Why is insurance cheaper for new customers rather than those renewing?

I am in the process of changing my car. The new one has a lower insurance rating than the previous one. Over the last 10 years I have not paid more than £250 for comprehensive insurance. When seeking to change over the insurance I was not only asked for a fee for doing so (which I expected) but also for over £100 extra for the next ten months. In the end, I decided it was cheaper to pay a cancellation fee and buy a new insurance policy from another insurer. Is this a form of dual pricing? If so is there anyone to complain to?

Asked on 19 July 2019 by Ian Aveyard

Answered by Tim Kelly
Just because a car has a lower group rating does not mean it is cheaper to insure. When you are on your existing policy, you are tied in and you will have been quoted normally. A new quote will be discounted. In short, you cannot complain to anyone, the FOS and FCA will take no attention as the insurer has done nothing wrong.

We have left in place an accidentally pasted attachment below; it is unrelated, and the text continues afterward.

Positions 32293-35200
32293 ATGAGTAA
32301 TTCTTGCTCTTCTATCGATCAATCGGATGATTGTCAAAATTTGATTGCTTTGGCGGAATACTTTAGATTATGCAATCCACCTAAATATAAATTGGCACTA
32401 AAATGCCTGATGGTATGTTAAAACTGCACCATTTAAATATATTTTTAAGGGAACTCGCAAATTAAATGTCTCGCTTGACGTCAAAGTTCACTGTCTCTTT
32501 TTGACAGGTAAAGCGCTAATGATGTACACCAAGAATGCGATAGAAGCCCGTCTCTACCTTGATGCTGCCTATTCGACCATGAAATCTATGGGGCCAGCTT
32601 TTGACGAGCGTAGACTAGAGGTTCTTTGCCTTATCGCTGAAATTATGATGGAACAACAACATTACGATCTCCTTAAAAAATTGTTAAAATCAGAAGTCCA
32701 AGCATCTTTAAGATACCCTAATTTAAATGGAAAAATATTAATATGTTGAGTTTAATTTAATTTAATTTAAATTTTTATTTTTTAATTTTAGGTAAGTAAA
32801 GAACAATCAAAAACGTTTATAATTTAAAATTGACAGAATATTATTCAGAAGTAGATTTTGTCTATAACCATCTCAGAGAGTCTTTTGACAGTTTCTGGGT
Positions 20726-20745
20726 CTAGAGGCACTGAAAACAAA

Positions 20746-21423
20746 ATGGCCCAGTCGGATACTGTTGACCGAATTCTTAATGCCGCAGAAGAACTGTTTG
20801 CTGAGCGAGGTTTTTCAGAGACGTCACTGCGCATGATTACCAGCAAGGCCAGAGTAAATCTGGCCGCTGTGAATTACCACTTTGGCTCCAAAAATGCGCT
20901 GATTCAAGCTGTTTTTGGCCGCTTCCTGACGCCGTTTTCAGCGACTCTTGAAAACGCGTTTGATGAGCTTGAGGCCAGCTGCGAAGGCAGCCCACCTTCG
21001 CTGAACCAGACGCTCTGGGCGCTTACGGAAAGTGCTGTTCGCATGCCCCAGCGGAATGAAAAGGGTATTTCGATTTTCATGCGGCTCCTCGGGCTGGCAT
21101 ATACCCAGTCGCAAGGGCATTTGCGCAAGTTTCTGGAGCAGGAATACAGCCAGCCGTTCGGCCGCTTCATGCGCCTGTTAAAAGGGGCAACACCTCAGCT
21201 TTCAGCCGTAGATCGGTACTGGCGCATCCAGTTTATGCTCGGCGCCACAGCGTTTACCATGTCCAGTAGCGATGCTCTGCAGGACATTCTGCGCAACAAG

Similar questions
My 18-year-old son has been a named driver on our car insurance for 18 months or so without incident. He recently started a job as a delivery driver for Waitrose, driving a Sprinter van. He works part...
My daughter (aged 24) is buying her first car. She has driven for six years with no convictions or claims. She has recently moved to Manchester and the cheapest quote on a comparison site she is getting...
I have nine years NCB up to April 2018. Normally I would be able to use this within two years on a new policy. After 18 months living abroad, I am returning to the UK and buying a car. Can I still use...
 

Ask Honest John

Value my car